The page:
Schemes and Scams on Internet Submissions

There are 1,640,000 items on search engine businesses who offer to submit websites to search engines for a price as of the last Google search. That’s likely an accurate number, since that’s the big business on the Internet, luring unsuspecting web site owners to get that first page rank in Google. Problem is that the first page only has room for a limited number of websites, so it is impossible for these search engine submitters to get anywhere close to that, regardless of what they promise.

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These web submissions services are monthly or by the website instance. In other words some search engine businesses promise that for a monthly fee they will submit a website to x number of search engines. Check with this later, and you will find that the search engine “windowwashingforlinkseverywherebysearchenginefolkseekers” is so remote that it’s likely your website just submitted is the only one the engine might have. That’s because anyone can establish a search engine on a website with a computer, which means they number in the hundreds of thousands. The professionals who rave about the number of search engines they provide with their submission services don’t tell folks that it isn’t difficult to do that or that it is next to impossible for any of these submissions to reach top Google status.

The other con game, because that’s close to what this business is, comes with the added package that the website will be created as part of the service. These websites look like the do-it-yourself free ones, perhaps a little better, but nothing to warrant the hundreds of dollars upfront costs.

So who bites these days? Most people who fall for the search engine submitters and website developers for bucks with big promises do so because they don’t know how to do anything else, are new to the Internet business, and have limited time to learn. They figure they can throw a little money at the wall and perhaps some of that money will bring them business. In fact it is literally like throwing money at a wall because the limited potential of these businesses makes it nearly impossible for the business owner to gain anything close to what has been promised.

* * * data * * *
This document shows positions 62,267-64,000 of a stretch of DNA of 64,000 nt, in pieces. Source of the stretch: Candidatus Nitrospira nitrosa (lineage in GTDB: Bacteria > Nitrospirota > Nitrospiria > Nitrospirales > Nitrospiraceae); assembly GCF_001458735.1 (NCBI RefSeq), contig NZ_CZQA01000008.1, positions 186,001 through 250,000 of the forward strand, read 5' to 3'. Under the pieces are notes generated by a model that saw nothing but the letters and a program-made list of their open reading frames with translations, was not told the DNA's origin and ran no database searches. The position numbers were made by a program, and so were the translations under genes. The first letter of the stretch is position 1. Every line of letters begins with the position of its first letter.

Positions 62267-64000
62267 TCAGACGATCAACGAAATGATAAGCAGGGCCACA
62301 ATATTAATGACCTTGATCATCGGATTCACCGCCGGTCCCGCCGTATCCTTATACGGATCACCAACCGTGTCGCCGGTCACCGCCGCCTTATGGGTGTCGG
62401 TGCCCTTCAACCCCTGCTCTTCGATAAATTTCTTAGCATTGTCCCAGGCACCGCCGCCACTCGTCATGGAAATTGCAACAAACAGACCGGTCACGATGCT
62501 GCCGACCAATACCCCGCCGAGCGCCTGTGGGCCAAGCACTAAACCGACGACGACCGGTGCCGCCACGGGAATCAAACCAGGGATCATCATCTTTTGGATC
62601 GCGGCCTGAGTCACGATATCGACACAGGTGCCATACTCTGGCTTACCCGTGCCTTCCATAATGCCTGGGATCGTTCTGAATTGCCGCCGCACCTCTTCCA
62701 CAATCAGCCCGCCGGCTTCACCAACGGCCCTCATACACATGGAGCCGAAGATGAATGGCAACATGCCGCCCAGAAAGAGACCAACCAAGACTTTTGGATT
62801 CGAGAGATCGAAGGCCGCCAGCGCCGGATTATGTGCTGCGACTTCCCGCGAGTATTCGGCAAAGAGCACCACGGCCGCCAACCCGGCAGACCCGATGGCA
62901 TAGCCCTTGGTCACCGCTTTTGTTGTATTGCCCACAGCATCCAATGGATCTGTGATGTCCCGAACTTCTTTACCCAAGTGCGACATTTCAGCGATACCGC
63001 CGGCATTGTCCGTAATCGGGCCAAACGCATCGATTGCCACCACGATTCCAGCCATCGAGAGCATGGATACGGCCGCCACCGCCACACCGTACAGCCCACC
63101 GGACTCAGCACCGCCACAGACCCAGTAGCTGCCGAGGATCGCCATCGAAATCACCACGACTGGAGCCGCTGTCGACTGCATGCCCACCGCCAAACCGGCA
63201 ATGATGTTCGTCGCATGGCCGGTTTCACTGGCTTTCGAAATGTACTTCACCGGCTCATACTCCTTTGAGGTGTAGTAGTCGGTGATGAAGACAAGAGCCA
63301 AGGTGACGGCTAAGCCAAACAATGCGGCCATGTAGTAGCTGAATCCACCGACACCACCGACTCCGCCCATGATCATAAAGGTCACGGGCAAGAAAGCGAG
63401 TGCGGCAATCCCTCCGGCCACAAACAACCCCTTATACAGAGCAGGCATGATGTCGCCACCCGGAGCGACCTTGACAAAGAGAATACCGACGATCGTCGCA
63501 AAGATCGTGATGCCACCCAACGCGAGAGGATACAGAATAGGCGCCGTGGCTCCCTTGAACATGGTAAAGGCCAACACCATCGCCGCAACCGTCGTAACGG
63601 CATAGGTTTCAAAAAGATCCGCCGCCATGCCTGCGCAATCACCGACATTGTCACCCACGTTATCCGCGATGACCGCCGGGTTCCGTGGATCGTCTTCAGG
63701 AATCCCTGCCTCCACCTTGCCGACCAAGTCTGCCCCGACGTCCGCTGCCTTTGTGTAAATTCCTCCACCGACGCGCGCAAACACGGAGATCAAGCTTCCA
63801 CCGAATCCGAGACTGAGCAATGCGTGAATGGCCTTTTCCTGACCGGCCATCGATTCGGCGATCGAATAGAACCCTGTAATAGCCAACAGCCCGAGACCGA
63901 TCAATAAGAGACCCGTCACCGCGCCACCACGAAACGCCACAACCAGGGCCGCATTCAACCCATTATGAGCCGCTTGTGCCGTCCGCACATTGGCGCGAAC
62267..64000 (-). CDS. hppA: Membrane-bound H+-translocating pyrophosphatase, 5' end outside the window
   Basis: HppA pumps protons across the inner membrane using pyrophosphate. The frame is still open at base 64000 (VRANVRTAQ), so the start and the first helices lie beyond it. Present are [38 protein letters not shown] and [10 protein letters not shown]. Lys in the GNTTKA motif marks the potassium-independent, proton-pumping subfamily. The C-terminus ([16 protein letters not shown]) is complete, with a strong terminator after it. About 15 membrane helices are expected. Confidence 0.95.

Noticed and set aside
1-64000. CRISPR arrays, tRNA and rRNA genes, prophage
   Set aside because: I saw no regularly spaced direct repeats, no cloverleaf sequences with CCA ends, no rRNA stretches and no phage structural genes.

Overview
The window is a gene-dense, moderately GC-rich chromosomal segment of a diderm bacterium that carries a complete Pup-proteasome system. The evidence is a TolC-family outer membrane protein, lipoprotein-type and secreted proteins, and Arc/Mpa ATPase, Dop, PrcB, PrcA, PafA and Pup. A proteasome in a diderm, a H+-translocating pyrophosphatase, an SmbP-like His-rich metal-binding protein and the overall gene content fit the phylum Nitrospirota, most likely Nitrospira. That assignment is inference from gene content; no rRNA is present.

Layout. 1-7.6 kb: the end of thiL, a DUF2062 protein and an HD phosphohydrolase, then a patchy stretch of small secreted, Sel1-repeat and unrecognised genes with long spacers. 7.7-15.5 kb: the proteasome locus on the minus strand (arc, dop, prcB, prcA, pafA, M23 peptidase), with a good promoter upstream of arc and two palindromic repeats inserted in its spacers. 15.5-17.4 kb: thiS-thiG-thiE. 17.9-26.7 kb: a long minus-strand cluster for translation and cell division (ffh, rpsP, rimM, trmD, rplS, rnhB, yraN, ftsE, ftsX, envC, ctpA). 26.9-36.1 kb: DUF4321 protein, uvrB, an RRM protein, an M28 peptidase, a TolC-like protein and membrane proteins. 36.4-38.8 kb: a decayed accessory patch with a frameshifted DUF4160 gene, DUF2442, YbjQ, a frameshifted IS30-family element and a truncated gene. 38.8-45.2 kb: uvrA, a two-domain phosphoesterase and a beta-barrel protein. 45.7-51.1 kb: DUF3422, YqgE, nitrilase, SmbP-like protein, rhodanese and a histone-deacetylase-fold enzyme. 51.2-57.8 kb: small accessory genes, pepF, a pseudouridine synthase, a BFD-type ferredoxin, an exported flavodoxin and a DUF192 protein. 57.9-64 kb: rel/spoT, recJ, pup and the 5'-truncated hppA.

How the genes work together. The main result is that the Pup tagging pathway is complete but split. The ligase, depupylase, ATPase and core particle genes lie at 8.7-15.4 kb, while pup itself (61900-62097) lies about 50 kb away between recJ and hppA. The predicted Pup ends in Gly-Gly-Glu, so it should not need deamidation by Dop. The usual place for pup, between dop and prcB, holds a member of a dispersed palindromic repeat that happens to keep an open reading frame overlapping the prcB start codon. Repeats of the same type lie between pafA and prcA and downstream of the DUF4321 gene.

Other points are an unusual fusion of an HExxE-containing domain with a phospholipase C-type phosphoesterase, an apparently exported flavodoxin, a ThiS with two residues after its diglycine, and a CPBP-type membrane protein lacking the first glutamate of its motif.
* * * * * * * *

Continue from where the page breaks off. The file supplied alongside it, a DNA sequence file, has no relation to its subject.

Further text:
Besides scamming folks, many of the people who hide behind these Internet business facades are people who are trying to make it themselves. A recent perusal and encounter with one of them found that the business had a prior number of websites each hyping the same idea. The deals get better after any refusal, and many who say they won’t submit an email to bulk mail programs flat out lie about it because many, in fact, make some of their money by doing just that.

So in the Internet world of warnings about business, put the search engine masters down as people to mostly avoid. A do-it-yourself software for next to nothing will likely work as well as what these businesses promote, and you won’t be deleting thousands of unwanted email from the in basket.

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